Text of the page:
cert-manager uses Kubernetes Custom Resources to define
the resources which users interact with when using cert-manager, such as
When changes are made to the CRDs in code, there are a couple of extra steps which are required.
Generating CRD Updates
controller-gen to update our CRDs, and
for code generation.
Verifying and updating CRDs and generated code can be done entirely through make. There are two steps; one will update CRDs and one will update generated code:
# Check that CRDs and codegen are up to datemake verify-crds verify-codegen# Update CRDs based on codemake update-crds# Update generated code based on CRD defintions in codemake update-codegen
cert-manager currently has a single
v1 API version for public use.
cert-manager API types are defined in
ACME related resources are in
Code comments on API type fields are converted into documentation on this website as well as appearing in the output of
That means that
go doc-style comments on API fields should be written to be user-facing and not developer-facing. For this reason it's also fine to break from
usual Go standards regarding code comments when editing these fields.
Internal API Versions
cert-manager also has an internal API version which lives under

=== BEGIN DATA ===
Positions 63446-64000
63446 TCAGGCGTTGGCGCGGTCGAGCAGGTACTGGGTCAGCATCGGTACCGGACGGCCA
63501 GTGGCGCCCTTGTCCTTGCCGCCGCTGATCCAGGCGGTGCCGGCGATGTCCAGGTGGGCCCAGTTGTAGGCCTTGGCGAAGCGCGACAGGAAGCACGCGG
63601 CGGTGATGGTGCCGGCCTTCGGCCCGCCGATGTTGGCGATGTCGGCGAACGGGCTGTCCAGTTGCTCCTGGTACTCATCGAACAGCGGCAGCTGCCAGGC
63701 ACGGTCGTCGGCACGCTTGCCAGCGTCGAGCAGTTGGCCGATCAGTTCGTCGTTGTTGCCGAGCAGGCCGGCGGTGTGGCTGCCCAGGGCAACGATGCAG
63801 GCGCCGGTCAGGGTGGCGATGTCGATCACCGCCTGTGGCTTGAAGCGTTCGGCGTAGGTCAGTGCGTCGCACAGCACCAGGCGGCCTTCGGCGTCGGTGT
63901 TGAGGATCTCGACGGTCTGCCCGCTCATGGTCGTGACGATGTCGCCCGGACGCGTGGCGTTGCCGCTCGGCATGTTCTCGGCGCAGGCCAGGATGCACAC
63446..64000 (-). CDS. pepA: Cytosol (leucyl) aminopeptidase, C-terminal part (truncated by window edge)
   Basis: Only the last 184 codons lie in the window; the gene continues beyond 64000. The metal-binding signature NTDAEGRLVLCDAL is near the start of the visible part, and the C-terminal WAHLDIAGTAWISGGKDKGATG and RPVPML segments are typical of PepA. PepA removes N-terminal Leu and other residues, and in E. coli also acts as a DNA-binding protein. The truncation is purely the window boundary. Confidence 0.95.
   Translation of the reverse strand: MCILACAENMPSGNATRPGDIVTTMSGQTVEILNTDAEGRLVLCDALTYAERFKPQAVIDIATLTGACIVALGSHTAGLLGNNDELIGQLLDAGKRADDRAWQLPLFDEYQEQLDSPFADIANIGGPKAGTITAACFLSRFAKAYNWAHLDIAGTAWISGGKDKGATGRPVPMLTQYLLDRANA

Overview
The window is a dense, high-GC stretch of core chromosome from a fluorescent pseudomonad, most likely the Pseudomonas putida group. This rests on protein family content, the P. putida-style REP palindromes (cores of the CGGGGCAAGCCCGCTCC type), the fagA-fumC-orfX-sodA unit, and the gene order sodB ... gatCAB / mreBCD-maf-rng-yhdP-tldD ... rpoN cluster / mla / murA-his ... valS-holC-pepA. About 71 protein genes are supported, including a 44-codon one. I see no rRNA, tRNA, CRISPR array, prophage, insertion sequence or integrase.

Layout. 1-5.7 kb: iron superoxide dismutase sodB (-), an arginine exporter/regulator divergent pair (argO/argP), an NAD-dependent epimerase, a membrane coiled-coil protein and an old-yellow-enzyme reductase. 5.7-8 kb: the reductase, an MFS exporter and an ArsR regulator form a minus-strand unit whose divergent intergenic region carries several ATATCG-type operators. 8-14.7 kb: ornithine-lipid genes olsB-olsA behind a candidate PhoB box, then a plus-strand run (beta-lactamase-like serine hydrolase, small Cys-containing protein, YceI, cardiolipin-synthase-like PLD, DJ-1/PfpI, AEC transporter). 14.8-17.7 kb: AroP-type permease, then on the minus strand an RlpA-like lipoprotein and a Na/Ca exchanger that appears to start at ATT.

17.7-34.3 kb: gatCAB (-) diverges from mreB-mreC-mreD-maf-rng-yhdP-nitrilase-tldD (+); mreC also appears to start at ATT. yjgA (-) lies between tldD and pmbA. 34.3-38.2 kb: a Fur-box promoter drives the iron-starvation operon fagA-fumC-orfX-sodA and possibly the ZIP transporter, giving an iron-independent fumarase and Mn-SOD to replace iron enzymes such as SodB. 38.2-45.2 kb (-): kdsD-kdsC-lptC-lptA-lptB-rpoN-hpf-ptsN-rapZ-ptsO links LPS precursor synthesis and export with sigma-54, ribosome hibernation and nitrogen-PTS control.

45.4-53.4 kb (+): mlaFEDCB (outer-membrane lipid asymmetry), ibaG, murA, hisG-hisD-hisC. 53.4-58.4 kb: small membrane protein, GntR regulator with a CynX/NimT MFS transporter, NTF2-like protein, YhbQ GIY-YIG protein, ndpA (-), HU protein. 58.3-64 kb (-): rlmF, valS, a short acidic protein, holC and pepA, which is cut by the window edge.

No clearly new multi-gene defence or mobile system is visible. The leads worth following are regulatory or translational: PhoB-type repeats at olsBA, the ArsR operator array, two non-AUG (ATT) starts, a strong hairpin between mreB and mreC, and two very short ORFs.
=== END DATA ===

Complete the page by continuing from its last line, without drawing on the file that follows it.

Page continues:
The internal version is only used for validation and conversion and controllers should not generally use it; it's not intended to be user-friendly or stable and can change. However all new fields also have to be added here for the conversion logic to work.
For details on conversion and versions, see the official Kubernetes docs for CRD versioning.
While cert-manager doesn't fully use Kubebuilder, CRDs can make use of special Kubebuilder flags such as validation flags.
Making Changes to APIs
Please see our API compatibility promise for details on which types of changes to APIs are acceptable.
Generally, the gist is that new fields can be added but that existing fields cannot be removed.
This also means that when a field is added to a version of the API, it's permanent and its name cannot be changed. Because of this, we try to be cautious when adding new fields.
The same principles apply to constants and enumerated types.